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Swimming with Possibilities


Choosing an inground pool that suits your lifestyle, while adding beauty and fun to your backyard.

By Patti Plummer


Inground pool with perimeter overflow
Photo courtesy of Alka Pools 
Adding an inground swimming pool to your backyard reaps numerous benefits—from swimming to lounging to family fun—while also transforming your backyard into a beautiful showpiece. So what kind of inground pool should you get? Since three basic kinds are most common—concrete, fiberglass, and vinyl-lined—the best way to make up your mind is to study how each will impact you and your family.

Think about the accessories you’d like to personalize your inground pool. Believe it or not, some of the enhancements you want could dictate what kind of inground pool you should build. Would you like glass tile? A waterfall grotto? How about a custom-made waterslide? Also consider the landscaping surrounding the deck. Think about how each type of inground pool works within the setting you choose, the environment that borders your home, and any special construction requirements that could influence the outcome of your project. Remember, in order to achieve your desired result, you must first develop a well-thought-out plan that covers every possible scenario. 

Concrete Pools

Homeowners looking for a custom-designed inground pool often opt for concrete because just about any shape, size, and style can be accommodated. From vanishing edges, beach entries, and lap pools to tropical lagoons and contemporary masterpieces, concrete’s compliant nature makes it the go-to material for those who desire a swimming pool that is truly one-of-a-kind. 

Concrete pools need to be finished with plaster, tile, or stone aggregate, which adds to the customization. Ideal for any climate, most concrete pools can be completed in about six to 12 weeks, although complex designs can take longer. Normally, homeowners can expect to pay anywhere from $30,000 to $50,000, but size and customizing can drive the price much higher. 

Fiberglass Pools

Inground fiberglass pools consist of one-piece shells crafted from a mold. They come in a wide variety of models, including vanishing edges and perimeter overflows, that can be enhanced with accessories such as factory-installed ceramic tile, custom jets, mosaics, and water features. For years fiberglass pools have been common in warm climates, but they’re gaining popularity in colder climates due to the material’s extremely flexible and adaptable nature. Additionally, the smooth surface of fiberglass acts as a first line of defense against algae and other swimming pool contaminants, decreasing the amount of chemicals needed to keep the swimming pool clean. Installed in a matter of days, the shell is brought to a site from the factory and is usually lifted into place by a crane. Fiberglass pools generally cost between $25,000 and $40,000, but can be more depending on which accessories you choose.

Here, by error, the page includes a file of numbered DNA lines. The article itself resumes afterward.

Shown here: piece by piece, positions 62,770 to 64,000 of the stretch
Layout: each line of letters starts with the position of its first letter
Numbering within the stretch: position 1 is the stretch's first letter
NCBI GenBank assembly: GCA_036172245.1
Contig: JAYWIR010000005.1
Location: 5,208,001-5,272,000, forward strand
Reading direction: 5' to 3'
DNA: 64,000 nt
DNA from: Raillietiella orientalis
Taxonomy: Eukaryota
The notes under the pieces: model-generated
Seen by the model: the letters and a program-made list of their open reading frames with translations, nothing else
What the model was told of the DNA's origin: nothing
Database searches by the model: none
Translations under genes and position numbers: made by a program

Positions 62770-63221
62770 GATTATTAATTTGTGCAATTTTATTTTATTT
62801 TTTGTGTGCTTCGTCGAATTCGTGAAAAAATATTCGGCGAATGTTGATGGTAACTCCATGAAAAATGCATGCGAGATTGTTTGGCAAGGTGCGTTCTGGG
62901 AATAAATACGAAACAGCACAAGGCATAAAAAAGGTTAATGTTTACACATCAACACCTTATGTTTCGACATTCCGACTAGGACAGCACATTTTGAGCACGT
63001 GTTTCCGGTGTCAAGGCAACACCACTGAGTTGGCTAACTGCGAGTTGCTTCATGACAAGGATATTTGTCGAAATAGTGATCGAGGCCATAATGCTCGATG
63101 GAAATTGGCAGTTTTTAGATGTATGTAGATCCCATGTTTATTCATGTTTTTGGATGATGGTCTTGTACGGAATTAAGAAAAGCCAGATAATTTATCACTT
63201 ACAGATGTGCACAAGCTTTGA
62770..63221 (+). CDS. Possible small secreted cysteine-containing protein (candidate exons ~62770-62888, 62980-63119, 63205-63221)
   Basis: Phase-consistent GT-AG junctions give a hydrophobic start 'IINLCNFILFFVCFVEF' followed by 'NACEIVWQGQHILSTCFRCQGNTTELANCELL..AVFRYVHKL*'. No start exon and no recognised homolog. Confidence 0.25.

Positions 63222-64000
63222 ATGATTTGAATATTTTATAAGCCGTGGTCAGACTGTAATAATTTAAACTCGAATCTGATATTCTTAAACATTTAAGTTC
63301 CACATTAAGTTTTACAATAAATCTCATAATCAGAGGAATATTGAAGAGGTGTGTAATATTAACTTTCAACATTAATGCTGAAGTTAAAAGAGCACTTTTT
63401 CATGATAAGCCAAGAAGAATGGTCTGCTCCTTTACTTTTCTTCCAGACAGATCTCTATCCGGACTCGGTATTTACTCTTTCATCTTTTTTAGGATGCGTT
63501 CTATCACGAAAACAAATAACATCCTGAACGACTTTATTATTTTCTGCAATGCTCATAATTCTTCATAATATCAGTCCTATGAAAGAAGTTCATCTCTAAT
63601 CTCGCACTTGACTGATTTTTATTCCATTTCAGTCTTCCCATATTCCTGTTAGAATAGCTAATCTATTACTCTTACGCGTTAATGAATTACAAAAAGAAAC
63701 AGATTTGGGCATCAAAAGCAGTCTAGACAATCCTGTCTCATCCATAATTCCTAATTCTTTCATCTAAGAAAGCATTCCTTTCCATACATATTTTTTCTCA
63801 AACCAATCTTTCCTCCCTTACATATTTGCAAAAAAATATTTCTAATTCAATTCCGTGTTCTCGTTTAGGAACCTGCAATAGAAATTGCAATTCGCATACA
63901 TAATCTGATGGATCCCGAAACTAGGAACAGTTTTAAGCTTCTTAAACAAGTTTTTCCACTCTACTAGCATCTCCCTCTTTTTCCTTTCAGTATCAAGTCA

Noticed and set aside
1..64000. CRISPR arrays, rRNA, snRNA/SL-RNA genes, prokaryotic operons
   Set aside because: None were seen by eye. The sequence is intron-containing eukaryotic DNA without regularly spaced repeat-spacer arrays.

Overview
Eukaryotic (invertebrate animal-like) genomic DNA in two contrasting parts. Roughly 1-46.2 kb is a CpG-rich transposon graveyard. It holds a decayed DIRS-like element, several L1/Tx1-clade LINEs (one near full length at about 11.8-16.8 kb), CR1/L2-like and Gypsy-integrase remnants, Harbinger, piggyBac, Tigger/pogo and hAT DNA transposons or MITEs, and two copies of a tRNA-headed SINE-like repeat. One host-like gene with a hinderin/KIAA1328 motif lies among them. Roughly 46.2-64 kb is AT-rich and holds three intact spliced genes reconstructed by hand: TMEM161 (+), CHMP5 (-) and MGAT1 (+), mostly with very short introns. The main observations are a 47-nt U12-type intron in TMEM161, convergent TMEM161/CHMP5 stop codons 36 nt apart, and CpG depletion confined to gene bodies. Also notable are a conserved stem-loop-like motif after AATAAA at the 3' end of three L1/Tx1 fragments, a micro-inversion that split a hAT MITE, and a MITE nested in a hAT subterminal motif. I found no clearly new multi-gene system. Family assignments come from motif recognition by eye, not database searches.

Vinyl-lined Pools

Vinyl-lined pools began with little flexibility in both look and design, but tremendous advancements in the use of this smooth material have made it easier to configure all types of shapes and styles into a design. In addition, vinyl-lined pools can incorporate previously unheard-of extras like waterfalls and in-pool barstools, while remaining budget-friendly. Most vinyl-lined pools can be built for between $30,000 and $35,000. Naturally, if you’d ­­like a few extras, the price will increase. Vinyl-lined pools flex with temperature drops and are ideal for freeze/thaw climates. Most new inground pools are swim-ready in just a few weeks, and renovations are fairly simple as well—just have your builder change the liner and your swimming pool will have a new look.



Coping: The Finishing Touch

Whether constructed from concrete, fiberglass, or vinyl, pool coping is the one feature a homeowner should not skimp on because it’s an important detail that can easily elevate the look and feel of an inground pool. Covering the edge of where the pool wall and deck meet, pool coping is commonly made of pavers, stone, granite, wood, or an aluminum extrusion product. There are a number of different styles, but many builders choose one of the four types below. Most styles can be applied to any kind of inground pool, but designers typically pick one that best complements both the swimming pool and the surrounding hardscape.  
 

Bull-nosed coping is one of the more popular choices because it can be used with just about any design. Made from stone, cast-stone, or cast-concrete, this pool coping is rounded to the touch. 

Rolled-edge coping is usually crafted from a smooth material that can be manipulated upward, such as granite. It is frequently used in exercise pools because its sleek, upturned design gives swimmers something to grab onto. 

Cantilevered coping is best for modern, free-floating designs and is typically made from a paver material, like flagstone, stamped concrete, or even wood. Cantilevered pool coping extends over the edge of the swimming pool and creates a seamless look from deck to pool.

Rough-cut coping has a rugged appearance, making it ideal for natural-looking inground pools and homes that incorporate stone in their facades. Designers will then match that material with the pool coping for a harmonious look.